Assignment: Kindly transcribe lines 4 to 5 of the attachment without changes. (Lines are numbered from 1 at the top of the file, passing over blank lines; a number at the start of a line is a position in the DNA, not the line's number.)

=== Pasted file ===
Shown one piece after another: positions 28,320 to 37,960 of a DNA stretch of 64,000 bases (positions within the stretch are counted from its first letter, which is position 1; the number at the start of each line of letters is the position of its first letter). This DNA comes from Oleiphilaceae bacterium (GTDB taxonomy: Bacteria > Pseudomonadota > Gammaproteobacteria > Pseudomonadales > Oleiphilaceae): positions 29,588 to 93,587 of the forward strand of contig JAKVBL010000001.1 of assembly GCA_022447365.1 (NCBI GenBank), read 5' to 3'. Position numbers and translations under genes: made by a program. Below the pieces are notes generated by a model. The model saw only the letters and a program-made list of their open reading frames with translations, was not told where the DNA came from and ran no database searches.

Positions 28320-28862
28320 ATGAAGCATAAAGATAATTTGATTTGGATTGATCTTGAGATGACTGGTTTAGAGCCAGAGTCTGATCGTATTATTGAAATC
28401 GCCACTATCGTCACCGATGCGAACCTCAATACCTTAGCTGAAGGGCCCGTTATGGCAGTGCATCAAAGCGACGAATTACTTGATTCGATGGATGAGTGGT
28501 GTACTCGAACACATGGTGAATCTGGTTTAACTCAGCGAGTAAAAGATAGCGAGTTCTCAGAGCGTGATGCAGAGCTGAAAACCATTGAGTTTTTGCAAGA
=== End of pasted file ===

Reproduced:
28401 GCCACTATCGTCACCGATGCGAACCTCAATACCTTAGCTGAAGGGCCCGTTATGGCAGTGCATCAAAGCGACGAATTACTTGATTCGATGGATGAGTGGT
28501 GTACTCGAACACATGGTGAATCTGGTTTAACTCAGCGAGTAAAAGATAGCGAGTTCTCAGAGCGTGATGCAGAGCTGAAAACCATTGAGTTTTTGCAAGA